By Lance Esplund
While a lot of museums include artists from around the world in their shows covering the recent past, too often the contributions are minor cultural variations on the same old Western themes—a homogenized diversity. That is why “Taking Shape: Abstraction From the Arab World, 1950s-1980s,” a fascinating exhibition of about 90 works at New York University’s Grey Art Gallery, is so welcome and refreshing. It really has something new to say.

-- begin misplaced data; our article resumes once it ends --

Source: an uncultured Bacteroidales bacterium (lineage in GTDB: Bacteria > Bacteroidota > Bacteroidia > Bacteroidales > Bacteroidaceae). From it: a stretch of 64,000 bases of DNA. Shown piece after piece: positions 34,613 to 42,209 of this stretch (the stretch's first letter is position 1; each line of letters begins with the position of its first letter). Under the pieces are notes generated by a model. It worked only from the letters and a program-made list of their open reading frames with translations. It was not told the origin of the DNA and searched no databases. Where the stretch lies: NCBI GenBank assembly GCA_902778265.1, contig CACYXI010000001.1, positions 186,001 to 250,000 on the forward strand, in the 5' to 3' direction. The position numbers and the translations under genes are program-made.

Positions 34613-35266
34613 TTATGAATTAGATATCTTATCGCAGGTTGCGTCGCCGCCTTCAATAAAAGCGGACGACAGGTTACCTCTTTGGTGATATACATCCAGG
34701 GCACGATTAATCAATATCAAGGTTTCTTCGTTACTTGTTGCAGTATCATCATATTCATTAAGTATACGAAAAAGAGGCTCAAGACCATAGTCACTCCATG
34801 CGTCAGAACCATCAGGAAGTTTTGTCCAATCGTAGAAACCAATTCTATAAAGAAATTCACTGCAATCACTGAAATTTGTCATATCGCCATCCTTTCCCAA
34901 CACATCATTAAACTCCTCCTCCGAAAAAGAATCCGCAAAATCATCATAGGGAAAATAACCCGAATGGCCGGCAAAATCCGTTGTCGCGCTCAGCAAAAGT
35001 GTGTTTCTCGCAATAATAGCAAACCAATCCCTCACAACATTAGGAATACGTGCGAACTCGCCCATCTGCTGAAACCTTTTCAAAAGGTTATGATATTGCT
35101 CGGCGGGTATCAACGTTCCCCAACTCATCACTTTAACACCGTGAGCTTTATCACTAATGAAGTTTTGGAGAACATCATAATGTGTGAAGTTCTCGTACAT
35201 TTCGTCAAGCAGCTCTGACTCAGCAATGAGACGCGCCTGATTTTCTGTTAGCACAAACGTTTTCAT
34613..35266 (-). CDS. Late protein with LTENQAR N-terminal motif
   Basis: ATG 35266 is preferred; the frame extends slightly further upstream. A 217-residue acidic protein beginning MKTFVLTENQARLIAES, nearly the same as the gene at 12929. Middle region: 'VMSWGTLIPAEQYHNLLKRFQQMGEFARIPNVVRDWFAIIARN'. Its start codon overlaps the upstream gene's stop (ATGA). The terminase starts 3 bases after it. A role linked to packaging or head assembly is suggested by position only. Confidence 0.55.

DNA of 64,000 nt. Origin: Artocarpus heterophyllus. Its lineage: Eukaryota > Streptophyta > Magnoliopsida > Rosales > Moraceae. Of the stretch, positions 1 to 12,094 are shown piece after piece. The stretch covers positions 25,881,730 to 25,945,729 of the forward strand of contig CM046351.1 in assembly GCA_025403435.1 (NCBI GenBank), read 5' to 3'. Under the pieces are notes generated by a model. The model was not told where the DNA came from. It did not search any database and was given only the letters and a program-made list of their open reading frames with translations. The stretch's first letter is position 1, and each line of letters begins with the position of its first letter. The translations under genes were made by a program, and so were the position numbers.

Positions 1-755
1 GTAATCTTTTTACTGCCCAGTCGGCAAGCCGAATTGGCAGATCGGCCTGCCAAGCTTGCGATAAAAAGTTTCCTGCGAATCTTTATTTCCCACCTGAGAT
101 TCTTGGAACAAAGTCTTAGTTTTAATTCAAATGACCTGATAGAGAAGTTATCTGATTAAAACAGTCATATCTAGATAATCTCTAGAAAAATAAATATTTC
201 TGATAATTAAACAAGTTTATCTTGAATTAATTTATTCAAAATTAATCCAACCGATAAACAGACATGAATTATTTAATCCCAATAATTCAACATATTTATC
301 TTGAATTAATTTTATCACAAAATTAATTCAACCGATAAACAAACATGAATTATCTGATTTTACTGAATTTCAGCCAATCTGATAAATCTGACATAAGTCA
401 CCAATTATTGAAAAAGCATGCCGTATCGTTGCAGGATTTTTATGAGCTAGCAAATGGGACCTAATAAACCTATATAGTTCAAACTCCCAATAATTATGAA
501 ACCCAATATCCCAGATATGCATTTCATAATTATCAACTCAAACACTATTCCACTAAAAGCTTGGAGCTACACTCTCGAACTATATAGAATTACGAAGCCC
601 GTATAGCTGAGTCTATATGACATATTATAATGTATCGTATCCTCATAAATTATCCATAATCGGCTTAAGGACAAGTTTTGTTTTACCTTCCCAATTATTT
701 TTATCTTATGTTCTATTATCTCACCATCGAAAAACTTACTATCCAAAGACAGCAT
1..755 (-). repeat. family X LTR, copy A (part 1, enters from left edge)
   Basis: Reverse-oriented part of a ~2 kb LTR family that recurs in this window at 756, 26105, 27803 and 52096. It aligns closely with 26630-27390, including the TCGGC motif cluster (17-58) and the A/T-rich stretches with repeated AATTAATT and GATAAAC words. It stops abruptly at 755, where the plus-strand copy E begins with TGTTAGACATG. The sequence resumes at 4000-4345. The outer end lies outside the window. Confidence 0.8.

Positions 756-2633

The show was organized by Suheyla Takesh, curator at the Barjeel Art Foundation in Sharjah, United Arab Emirates, the collection from which the artworks have been drawn, and Lynn Gumpert, director at the Grey. It comprises artists from nations including Algeria, Egypt, Iraq, Jordan, Kuwait, Lebanon, Morocco, Palestine, Qatar, Sudan, Syria, Tunisia and the U.A.E. And its modest title, “Taking Shape,” acknowledges, Ms. Gumpert said, that the curators’ “approach to abstraction in the Arab world is not static—even with regard to the art of this defined time frame—but is, rather, in formation.”